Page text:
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ProLiteracy is an international nonprofit organization based in Syracuse, N.Y., that supports the people and programs that help adults learn to read and write. ProLiteracy, the largest adult literacy and basic education membership organization in the nation, believes that a safer, stronger, and more sustainable society starts with an educated adult population. For more than 50 years, the organization has been working with people and organizations across the globe to build that society—and to create a world where every person can read and write. ProLiteracy is committed to creating a world in which all adults are literate. It works with adult new readers and learners and with local and national organizations to help adults gain the reading, writing, math, computer, and English skills they need to be successful. ProLiteracy advocates on behalf of adult learners and the programs that serve them, provides training and professional development, and publishes materials used in adult literacy and basic education instruction. ProLiteracy has 1,000 member programs in all 50 states and the District of Columbia and works with 52 nongovernmental organizations in 34 developing countries.
ProLiteracy was formed when Laubach Literacy International and Literacy Volunteers of America, Inc. merged in 2002.
Laubach Literacy International’s history begins in 1930, when Dr. Frank C. Laubach was a missionary among the Maranao people of the Philippines. His concern about their poor living conditions led him to conclude that the ability to read and write was essential for them to begin to solve their problems. As the Maranaos learned to read, they would, in turn, teach other adults on a one-to-one basis that became known as “Each One Teach One.” From 1935 to 1967, Dr. Laubach visited 105 countries answering calls for literacy help and created reading lessons in 315 languages. He founded Laubach Literacy International in Syracuse, N.Y. in 1955.
For years, literacy as a global mission interested Ruth Johnson Colvin. She had heard Dr. Laubach speak about illiteracy in faraway countries, but she didn’t consider it a problem in America. So she was shocked when she read a 1961 Syracuse Post-Standard newspaper article that stated there were over 11,000 people in her county who could not read or write well (based on 1960 U.S. Census figures). She began speaking with local social service agencies, community leaders, and church groups about the problem. With the help of reading experts, she developed a means to train volunteers to tutor adults. In 1962, she started Literacy Volunteers of America, Inc.
ProLiteracy believes every adult has a right to literacy. ProLiteracy develops and promotes adult literacy learning, content, programs and advocacy to help adult learners.
ProLiteracy’s Programs division works in the U.S. and around the world. ProLiteracy has grassroots partner programs in developing countries in Asia, Africa, Latin America, and the Middle East. ProLiteracy provides training, technical assistance, and targeted local grants to support tailored programs that combine literacy with economic self-reliance, health, education, peace, human rights, and environmental sustainability projects.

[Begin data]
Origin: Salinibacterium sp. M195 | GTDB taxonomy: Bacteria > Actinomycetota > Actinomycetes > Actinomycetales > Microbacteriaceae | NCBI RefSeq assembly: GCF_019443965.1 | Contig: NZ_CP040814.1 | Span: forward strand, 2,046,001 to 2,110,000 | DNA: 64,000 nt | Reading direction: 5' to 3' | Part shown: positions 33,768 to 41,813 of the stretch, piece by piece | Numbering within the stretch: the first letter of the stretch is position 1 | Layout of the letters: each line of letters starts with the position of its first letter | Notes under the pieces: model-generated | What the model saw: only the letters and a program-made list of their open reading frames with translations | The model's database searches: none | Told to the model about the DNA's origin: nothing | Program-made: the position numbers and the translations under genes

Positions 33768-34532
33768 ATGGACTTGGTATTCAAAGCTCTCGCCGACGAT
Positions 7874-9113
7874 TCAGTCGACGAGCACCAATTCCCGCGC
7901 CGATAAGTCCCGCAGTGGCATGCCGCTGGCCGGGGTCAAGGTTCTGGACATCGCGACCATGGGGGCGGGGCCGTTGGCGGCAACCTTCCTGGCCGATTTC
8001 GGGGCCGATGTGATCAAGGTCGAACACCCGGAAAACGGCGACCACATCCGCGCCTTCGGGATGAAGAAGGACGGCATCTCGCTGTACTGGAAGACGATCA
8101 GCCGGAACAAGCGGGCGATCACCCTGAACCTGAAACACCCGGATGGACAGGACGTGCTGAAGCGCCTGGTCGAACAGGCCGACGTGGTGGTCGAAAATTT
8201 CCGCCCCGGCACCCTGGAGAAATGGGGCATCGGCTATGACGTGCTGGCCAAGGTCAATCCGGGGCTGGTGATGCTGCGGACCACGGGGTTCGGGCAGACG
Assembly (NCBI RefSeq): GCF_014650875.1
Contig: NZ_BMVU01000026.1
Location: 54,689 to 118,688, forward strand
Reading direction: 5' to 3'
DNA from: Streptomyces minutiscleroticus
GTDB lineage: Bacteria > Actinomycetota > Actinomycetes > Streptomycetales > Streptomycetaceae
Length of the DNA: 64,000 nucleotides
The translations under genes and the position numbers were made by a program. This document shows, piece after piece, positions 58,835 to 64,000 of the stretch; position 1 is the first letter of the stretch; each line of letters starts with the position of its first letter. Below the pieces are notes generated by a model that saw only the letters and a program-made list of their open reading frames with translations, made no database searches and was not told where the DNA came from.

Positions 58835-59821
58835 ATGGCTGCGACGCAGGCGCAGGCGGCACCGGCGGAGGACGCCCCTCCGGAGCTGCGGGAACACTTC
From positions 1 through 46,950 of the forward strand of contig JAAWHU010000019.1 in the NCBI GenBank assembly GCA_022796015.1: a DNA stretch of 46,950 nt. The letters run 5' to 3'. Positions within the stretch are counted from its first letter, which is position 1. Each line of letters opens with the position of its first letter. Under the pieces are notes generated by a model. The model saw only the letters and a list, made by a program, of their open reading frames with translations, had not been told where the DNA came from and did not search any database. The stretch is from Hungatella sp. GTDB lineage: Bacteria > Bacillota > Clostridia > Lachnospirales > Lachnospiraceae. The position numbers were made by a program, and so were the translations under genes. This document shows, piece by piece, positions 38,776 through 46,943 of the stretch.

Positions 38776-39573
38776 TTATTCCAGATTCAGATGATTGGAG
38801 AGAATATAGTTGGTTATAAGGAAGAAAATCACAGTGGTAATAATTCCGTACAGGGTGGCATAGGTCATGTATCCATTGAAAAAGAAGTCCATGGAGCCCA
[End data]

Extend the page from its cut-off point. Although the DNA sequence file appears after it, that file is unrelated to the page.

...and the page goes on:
In the U.S., ProLiteracy represents 1,000 community-based volunteer and adult basic education affiliates in all 50 states and the District of Columbia. ProLiteracy accredits programs and supports them with technical assistance and program and professional development services online, in regional trainings, and at a biennial conference. ProLiteracy also serves as an advocate for issues related to adult literacy and lifelong learning.
New Readers Press, ProLiteracy’s publishing house, generates $7 million in revenue annually through the sale of materials used in teaching adults and older teens. Proceeds from these sales support the services that ProLiteracy offers to literacy practitioners. News for You, published by New Readers Press, is a weekly online and print news source for English language learners and basic literacy students.
The National Book Fund (NBF) gives grants of New Readers Press books and materials directly to local literacy service providers. The NBF provides books for family literacy programs that work with parents and children, English-as-a-second-language (ESL) programs, adult basic education initiatives, and women-focused programming.
ProLiteracy began its Women In Literacy (WIL) initiative in 1991 in response to the particular needs of women. Cultural traditions and local laws often favor men, allowing them access to education, property, employment, health care, and participation in government that is denied to women. ProLiteracy's Women in Literacy initiative gives women the literacy skills they need to understand and change their daily lives. Women hold key leadership positions in more than 80 percent of WIL partner programs.
About 60 percent of ProLiteracy’s funding comes from sales of its educational materials. About 35 percent comes from private sources, including individuals, corporations, and foundations. The remainder comes from affiliate dues and investment income.
In 2011, more than 81 percent of donor contributions were allocated to program expenses.
A 2005 report by the Better Business Bureau's Wise Giving Alliance (WGA) found that ProLiteracy met all of its standards for charity accountability. The WGA found that ProLiteracy is truthful in its representations of how money is spent, does not allocate an excessive part of its budget for fundraising or administrative expenses, and makes its financial statements readily available to the public.
Reports by Charity-monitoring Organizations
- BBB Wise Giving Alliance Report: ProLiteracy Worldwide
- GuideStar Basic Report: ProLiteracy Worldwide (registration required)
- Literacy Florida!
- "Ruth J. Colvin". Proliteracy.org. 2010. Retrieved December 18, 2010.